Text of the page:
LAKE PLACID - U.S. Sen. Kirsten Gillibrand hosted an economic roundtable in Lake Placid July 9.
New York's junior senator heard from more than 30 regional officials representing both public and private interests. The first-term Democrat, who was appointed to the seat by Gov. David A. Paterson, told the small crowd Washington's agenda is wholly-focused on job creation and economic development.
"Everything we're doing right now is about jobs," she said.
Infrastructure topped the list of concerns for local officials like Wilmington Town Supervisor Randy Preston, who told Gillibrand the Whiteface Memorial Highway is falling into disrepair and needs immediate attention.
"[The Olympic Regional Development Authority} operates the Whiteface Mountain Veterans Memorial Highway," Preston told Gillibrand. "It was started by Franklin D. Roosevelt in 1931 when he was governor, and completed and opened in 1935 when he was president."
"To us, it is truly a local, state and national treasure," he added. "Because of the severe budget cuts there has been with ORDA, its current state is uncertain."
Joe Martens is chairman of the board of directors for the ORDA. He, too, told Gillibrand state cuts to ORDA's budget put the region's economy in a perilous situation.
"The amount of activity that ORDA generates annually is $350 million regionally, based on what has been as much as an $8 million state investment," Martens said.
"Now, we're down to about $4.5 million," he added. "ORDA is one of the best economic development programs in New York, because from the small investment were pumping tons of money into the area. Any help you could give us would be great."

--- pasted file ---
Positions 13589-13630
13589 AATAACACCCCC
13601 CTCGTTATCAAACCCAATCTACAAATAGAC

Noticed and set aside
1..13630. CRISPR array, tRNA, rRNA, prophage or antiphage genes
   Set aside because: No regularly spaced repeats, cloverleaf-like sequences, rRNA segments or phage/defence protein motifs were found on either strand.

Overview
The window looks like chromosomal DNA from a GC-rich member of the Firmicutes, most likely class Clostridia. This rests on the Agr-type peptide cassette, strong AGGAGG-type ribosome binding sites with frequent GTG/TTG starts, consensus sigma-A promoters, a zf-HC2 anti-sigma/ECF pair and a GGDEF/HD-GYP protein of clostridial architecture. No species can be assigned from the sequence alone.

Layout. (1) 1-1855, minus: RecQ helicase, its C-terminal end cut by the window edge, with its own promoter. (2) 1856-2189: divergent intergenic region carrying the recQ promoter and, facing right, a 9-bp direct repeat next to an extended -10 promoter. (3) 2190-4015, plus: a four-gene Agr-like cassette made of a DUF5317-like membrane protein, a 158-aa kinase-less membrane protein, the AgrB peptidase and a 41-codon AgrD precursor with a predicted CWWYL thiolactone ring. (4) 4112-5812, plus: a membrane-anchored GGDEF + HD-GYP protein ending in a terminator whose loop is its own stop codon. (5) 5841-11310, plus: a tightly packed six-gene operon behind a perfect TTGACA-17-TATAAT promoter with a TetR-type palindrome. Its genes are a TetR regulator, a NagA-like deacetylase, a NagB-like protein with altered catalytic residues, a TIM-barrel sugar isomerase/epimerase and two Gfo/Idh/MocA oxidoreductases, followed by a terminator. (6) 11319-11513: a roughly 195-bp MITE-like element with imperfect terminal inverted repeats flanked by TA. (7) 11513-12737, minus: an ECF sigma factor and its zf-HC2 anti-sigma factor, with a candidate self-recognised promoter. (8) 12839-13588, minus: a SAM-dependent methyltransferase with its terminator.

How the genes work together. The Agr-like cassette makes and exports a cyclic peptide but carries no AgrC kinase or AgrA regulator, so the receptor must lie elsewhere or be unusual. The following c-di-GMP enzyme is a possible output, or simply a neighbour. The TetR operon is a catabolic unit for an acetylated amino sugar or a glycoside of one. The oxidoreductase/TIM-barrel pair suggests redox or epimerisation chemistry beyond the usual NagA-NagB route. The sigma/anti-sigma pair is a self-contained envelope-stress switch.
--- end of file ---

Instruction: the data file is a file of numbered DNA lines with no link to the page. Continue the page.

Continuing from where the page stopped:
Gillibrand told gatherers she and her staff would do whatever was necessary to help facilitate infrastructure concerns.
The senator was joined by Republican state Sen. Betty Little and Republican Assemblywoman Teresa Sayward.
Little told WNBZ that maintaining venues like those run by ORDA is critical to maintaining the North Country's fiscal solvency - especially as the state wrestles with a nearly $10 billion deficit.
"In recent years, we've had many investments in improving the venues and we don't want to see that go for naught," Little said. "There are wonderful programs and attractions that we can get, but the venues need to be kept in top shape."
"The convention center is back on track, and it's so exciting to come up here. I think Kirsten gets that feeling, too," she added.
And, while Little stressed the importance of maintaining venues, Sayward notes that infrastructure, like water and sewer systems, should be a top priority for local officials.
"Our communities, even though we have few people, have a lot of aging infrastructure," she said. "The cost of rebuilding it is critical. We can't grow jobs; we can't bring people in if we don't have the infrastructure to support it, whether it's parking, water or sewer."